According to the tales, Melot is jealous of Lancelot’s relationship with Guenevere and accuses them of adultery. Lancelot denies the accusation and challenges Melot to a trial by combat. However, during the fight, Melot is eventually assisted by other knights, including Agravain and Mordred, and they capture Lancelot and Guenevere. In Malory they are sentenced to death.
Melot’s role in the story is often interpreted as a symbol of the destructive force of envy and jealousy. He is also seen as a catalyst for the downfall of the Round Table, as his accusation sets in motion a series of events that ultimately lead to the fall of Camelot and the death of many of Arthur’s knights.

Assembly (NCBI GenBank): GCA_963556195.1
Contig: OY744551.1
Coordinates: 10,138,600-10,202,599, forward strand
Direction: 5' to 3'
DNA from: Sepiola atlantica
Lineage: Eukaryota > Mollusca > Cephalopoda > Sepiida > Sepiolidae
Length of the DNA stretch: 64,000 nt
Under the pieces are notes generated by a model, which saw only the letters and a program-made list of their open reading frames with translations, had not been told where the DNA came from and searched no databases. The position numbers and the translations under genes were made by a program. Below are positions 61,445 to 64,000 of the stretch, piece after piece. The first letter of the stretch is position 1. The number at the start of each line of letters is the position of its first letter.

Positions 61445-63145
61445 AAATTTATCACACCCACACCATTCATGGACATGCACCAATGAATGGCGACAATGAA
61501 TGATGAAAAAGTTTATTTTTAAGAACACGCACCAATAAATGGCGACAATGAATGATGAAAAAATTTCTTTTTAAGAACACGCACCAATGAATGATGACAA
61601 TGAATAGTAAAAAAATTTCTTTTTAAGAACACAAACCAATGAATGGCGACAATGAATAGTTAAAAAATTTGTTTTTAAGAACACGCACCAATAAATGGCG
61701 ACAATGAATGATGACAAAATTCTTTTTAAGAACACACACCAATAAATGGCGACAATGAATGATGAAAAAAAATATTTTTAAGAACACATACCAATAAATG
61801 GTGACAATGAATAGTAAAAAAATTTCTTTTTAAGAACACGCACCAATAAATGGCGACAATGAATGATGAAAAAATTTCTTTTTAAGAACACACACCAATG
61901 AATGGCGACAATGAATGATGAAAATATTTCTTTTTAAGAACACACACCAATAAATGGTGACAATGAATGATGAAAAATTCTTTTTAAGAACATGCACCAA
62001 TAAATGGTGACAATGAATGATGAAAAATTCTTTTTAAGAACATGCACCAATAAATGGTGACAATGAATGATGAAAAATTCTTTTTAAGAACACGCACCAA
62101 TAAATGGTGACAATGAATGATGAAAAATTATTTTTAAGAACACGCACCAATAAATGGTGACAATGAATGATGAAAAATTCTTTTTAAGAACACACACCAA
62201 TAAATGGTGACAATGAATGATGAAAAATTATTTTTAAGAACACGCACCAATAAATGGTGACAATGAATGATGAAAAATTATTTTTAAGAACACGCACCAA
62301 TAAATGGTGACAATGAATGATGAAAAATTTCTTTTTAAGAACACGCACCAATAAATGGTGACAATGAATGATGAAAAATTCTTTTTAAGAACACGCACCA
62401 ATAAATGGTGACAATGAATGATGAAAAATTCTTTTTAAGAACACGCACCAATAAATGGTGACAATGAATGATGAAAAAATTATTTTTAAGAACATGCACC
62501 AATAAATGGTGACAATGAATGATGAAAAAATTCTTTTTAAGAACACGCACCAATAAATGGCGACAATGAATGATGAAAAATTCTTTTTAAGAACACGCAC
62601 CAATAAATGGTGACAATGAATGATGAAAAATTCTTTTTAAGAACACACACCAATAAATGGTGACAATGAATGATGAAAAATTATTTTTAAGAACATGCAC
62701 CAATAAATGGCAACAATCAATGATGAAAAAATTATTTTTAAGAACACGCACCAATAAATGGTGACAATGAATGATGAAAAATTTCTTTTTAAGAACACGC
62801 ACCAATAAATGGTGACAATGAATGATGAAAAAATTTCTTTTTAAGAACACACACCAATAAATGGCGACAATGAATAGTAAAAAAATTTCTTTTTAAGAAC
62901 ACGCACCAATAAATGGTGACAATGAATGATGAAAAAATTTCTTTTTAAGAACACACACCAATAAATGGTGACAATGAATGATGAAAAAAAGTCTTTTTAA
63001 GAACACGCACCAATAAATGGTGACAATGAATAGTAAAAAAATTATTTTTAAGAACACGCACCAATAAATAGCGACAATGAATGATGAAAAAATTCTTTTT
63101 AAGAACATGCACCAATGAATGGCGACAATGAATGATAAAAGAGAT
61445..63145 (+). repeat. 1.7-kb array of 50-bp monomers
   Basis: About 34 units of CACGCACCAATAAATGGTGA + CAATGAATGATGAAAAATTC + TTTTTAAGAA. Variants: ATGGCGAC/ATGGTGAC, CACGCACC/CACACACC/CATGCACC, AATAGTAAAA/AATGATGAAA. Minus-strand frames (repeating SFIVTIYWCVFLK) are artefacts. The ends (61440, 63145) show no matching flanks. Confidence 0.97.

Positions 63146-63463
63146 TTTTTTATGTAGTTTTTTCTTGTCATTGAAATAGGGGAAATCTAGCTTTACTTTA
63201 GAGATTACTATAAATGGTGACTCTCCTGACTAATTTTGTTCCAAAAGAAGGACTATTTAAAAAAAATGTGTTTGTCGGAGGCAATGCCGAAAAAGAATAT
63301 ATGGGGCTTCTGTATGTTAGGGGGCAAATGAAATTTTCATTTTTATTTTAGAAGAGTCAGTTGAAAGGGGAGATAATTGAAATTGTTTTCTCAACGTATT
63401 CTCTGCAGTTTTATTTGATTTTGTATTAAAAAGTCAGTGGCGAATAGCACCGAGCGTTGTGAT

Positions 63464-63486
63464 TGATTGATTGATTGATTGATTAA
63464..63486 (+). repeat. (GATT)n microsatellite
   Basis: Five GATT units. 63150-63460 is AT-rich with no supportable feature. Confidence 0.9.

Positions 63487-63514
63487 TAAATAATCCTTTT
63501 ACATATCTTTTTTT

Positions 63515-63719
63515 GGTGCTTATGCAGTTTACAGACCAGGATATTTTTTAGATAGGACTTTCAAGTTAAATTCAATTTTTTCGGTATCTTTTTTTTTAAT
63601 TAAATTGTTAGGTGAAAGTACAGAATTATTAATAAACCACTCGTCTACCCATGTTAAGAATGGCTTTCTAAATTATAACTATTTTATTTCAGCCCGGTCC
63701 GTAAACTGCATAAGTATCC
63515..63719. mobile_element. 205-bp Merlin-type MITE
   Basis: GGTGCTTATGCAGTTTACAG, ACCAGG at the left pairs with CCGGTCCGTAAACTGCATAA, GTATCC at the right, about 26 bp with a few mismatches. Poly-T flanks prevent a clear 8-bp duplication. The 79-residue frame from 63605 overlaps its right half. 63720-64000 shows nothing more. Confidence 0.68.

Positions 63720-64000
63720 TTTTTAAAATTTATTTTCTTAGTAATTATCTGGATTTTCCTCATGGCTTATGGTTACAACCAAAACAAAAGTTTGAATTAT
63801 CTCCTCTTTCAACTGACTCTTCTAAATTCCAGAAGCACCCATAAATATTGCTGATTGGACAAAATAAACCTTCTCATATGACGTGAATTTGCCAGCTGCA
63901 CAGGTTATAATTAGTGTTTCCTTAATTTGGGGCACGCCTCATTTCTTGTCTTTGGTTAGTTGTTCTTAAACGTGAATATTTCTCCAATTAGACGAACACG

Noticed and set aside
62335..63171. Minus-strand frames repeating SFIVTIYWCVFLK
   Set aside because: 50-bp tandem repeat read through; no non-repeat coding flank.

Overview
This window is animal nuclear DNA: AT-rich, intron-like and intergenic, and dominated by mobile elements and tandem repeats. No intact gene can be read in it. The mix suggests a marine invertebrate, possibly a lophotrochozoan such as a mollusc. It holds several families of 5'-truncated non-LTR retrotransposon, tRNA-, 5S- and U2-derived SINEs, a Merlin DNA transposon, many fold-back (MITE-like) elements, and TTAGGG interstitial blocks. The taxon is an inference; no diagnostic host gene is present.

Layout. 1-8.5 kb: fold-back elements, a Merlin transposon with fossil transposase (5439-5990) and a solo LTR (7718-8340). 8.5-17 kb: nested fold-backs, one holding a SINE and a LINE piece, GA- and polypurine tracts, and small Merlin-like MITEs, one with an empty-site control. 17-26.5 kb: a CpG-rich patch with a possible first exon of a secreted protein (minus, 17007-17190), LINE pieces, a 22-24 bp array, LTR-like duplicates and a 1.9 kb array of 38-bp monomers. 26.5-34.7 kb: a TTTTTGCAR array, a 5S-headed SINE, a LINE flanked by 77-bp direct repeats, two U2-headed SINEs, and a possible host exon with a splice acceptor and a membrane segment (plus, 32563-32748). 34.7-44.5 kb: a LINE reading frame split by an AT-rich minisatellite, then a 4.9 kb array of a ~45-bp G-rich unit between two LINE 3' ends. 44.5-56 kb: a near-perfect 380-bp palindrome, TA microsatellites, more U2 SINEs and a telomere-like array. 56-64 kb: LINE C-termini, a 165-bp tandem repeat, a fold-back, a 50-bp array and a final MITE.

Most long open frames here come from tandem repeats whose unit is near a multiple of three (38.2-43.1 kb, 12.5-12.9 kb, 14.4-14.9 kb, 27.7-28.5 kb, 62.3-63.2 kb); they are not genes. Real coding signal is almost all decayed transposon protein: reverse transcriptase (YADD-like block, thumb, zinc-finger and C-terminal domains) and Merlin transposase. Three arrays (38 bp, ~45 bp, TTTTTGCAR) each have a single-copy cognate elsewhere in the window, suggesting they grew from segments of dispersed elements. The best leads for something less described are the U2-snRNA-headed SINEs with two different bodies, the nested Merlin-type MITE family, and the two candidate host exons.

Melot’s appearance and characteristics are not well-defined in the original sources, but he is sometimes portrayed as a dwarf or a small knight. His role and significance vary in different versions of the Arthurian legend, and he is sometimes portrayed more sympathetically as a victim of circumstances rather than a villain.
Melot of Acquitain | The Legend of King Arthur
Lancelot, or Le Chevalier de la Charrete | Chrétien de Troyes, late 12th century
Vulgate Lancelot | 1215-1230
Le Morte Darthur | Sir Thomas Malory, 1469-1470